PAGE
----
*Please don’t get me wrong: I think Spoonflower is great. Stephen and the gang have been nothing but wonderful since the start and my attempts with other fabric-on-demand websites have proven that they really have a good thing going on here. I would love to talk more about designing fabric prints and ordering digital fabric on demand, but again that’s another post, for another time.

Another material that is more readily available that is great for this project is regular quilting cotton. You might think it wouldn’t be absorbant enough, but you’d be wrong. It’s a little heavier but works just as well, and how many great boy prints are out there right now that would be fantastic here? You can go as crazy as you want, because it’s just a burp cloth, right? The back side of this burp cloth is knit jersey, which I usually cut from an old t-shirt. I also use chenille or minky for the back, but if you’re not quite ready to sew with knits, flannel or terry cloth would work just fine. I think you’ll find though that sewing with knit fabric is really easy for this project.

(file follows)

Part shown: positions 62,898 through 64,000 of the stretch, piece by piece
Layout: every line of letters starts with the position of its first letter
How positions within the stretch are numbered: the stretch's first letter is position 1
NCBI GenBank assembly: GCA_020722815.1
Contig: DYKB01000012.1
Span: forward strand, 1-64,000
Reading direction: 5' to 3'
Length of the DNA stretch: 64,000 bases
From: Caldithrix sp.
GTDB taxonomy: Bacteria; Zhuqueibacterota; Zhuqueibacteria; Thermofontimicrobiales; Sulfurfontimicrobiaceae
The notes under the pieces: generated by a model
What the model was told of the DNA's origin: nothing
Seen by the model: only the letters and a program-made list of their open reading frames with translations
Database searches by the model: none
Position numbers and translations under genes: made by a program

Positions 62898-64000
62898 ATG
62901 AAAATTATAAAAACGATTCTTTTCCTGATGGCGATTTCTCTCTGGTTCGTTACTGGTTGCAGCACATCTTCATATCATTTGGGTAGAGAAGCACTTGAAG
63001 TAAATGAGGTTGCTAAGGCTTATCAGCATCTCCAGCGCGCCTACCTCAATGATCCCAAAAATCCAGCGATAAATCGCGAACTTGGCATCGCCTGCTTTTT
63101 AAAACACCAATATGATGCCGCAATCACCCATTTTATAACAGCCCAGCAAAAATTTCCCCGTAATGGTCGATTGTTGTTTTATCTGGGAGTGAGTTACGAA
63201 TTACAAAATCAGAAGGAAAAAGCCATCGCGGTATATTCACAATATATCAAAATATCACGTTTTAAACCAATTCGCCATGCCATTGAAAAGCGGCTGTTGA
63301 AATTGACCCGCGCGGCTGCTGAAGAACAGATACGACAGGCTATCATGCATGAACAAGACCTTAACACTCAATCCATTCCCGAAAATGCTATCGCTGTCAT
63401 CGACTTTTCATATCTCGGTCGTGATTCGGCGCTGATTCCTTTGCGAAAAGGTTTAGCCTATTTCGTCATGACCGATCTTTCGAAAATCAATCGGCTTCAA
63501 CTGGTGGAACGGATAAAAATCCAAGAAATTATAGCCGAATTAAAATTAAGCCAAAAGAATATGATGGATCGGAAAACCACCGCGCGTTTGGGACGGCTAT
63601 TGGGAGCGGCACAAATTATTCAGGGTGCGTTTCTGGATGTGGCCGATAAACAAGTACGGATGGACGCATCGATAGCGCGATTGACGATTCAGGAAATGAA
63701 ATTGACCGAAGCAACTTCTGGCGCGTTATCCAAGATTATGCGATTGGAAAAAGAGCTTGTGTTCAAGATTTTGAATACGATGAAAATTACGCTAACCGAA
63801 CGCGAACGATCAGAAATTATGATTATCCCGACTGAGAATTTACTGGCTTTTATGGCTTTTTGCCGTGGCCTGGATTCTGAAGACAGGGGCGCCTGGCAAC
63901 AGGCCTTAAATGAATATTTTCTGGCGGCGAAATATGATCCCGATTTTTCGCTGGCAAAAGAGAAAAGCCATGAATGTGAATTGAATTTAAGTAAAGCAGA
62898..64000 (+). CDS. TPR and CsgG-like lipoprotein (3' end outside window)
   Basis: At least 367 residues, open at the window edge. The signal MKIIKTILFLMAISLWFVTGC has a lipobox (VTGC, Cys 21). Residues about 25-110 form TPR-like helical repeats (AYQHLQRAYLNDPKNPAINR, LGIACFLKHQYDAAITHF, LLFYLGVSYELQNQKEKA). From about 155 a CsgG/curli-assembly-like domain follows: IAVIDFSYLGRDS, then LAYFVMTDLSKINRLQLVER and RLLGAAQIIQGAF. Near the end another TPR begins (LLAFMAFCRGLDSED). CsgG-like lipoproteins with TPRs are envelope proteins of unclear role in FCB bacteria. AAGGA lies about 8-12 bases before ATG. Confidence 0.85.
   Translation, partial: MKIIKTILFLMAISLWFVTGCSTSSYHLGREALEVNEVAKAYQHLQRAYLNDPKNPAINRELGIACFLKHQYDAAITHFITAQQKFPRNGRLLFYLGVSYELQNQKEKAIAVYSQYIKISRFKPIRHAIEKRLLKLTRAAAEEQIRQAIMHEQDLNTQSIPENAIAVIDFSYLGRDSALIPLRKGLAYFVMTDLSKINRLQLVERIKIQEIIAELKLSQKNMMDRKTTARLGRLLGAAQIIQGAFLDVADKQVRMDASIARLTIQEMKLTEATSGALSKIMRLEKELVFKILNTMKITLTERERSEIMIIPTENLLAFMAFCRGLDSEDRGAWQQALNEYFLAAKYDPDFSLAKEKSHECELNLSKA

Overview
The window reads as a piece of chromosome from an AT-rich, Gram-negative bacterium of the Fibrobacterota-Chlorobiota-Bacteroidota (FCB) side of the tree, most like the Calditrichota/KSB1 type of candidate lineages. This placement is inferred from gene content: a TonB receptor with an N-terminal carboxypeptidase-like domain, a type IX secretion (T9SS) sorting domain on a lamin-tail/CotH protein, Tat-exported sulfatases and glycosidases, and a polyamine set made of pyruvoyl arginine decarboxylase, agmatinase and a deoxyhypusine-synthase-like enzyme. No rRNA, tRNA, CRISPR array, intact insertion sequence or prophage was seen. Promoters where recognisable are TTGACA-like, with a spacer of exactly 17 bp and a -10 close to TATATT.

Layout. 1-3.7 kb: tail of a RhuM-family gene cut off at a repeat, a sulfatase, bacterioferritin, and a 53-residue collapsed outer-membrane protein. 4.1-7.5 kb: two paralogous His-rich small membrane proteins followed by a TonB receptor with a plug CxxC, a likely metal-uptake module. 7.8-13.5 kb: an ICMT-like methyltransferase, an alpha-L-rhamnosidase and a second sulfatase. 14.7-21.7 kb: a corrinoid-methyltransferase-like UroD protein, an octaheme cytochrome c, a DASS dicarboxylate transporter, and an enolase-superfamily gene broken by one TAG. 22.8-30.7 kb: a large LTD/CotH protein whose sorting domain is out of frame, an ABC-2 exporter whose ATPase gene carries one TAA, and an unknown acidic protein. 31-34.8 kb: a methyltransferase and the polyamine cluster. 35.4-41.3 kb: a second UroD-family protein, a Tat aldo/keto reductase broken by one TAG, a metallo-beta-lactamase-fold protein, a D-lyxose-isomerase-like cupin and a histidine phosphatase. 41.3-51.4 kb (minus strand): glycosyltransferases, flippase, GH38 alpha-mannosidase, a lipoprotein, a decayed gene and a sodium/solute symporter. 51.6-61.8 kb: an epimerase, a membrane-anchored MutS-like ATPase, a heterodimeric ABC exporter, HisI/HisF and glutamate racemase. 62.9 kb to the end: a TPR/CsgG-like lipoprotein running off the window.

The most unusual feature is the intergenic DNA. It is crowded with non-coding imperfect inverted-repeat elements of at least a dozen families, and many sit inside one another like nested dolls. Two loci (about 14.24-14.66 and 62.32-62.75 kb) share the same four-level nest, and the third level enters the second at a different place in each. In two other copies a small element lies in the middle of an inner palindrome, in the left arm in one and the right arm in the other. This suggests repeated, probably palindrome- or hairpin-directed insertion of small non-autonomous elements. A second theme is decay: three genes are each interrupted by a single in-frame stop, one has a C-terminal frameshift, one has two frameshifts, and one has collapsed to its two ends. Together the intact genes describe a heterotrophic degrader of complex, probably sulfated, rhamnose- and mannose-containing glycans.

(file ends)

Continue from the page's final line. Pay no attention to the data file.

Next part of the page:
cutting knit from t-shirts for this is so easy!
just place the top rectangle right over the t-shirt and cut!

While I know that many of you could probably figure out how to put two rectangles of fabric together to make a burp cloth, just in case it helps you to have a picture step-by-step I’ve put together quick tutorial!

This blog is proudly sponsored by

Voila! Burp cloths! So easy.

If you’re just joining us, this post is part of the Celebrate the SUMMER Boy series. You can go here to see all of the posts in on place.

And just in case you’ve missed what Dana has been up to this week:

First up on Monday was this fantastic tutorial on upcycling thrifted men’s trunks into kids trunks. Wow, don’t these look great?

And yesterday she talked about fabric selection in a FANTASTIC post about choosing fabric for boys!

And today? Racer Shorts!!!

15 thoughts on “The Best Burp Cloths